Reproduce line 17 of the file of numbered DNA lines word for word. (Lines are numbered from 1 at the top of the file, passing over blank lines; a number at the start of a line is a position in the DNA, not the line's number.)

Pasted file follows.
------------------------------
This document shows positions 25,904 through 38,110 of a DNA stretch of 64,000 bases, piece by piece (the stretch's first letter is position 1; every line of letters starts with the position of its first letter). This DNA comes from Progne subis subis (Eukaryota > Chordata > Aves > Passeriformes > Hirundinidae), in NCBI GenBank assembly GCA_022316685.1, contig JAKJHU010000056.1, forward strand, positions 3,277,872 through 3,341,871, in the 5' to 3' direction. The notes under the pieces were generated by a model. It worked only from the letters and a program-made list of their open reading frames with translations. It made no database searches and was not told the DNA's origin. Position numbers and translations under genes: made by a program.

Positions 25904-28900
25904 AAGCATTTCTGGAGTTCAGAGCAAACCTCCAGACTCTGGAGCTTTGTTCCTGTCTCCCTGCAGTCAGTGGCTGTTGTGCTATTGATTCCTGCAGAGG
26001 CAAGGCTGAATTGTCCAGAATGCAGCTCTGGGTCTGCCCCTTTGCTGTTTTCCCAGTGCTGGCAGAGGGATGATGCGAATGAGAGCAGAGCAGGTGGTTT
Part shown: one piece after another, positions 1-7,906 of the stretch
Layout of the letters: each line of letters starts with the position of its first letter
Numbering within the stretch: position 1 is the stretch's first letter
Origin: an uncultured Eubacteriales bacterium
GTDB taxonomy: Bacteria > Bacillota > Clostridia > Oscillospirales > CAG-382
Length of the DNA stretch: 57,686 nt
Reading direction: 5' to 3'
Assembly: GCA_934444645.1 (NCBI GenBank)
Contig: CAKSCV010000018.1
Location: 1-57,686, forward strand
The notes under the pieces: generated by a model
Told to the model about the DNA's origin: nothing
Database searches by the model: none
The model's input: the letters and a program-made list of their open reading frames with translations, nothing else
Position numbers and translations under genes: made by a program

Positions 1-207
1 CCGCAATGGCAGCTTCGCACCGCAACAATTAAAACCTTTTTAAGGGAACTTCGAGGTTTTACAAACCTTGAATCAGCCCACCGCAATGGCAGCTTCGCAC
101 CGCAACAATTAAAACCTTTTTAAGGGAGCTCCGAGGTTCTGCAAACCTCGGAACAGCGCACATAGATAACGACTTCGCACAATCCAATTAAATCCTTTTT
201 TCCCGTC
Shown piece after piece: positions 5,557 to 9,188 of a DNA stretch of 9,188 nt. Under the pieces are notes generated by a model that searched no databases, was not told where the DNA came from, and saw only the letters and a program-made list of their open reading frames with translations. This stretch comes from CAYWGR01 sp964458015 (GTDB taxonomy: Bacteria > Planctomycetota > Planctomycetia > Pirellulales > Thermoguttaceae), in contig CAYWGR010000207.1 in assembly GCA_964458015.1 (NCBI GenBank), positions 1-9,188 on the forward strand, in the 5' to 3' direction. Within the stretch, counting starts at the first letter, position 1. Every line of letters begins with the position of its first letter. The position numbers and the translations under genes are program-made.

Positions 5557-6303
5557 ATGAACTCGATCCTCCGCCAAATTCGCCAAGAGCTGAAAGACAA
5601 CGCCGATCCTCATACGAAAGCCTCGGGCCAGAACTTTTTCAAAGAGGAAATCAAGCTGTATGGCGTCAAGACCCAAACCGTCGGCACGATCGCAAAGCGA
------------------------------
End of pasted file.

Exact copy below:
Database searches by the model: none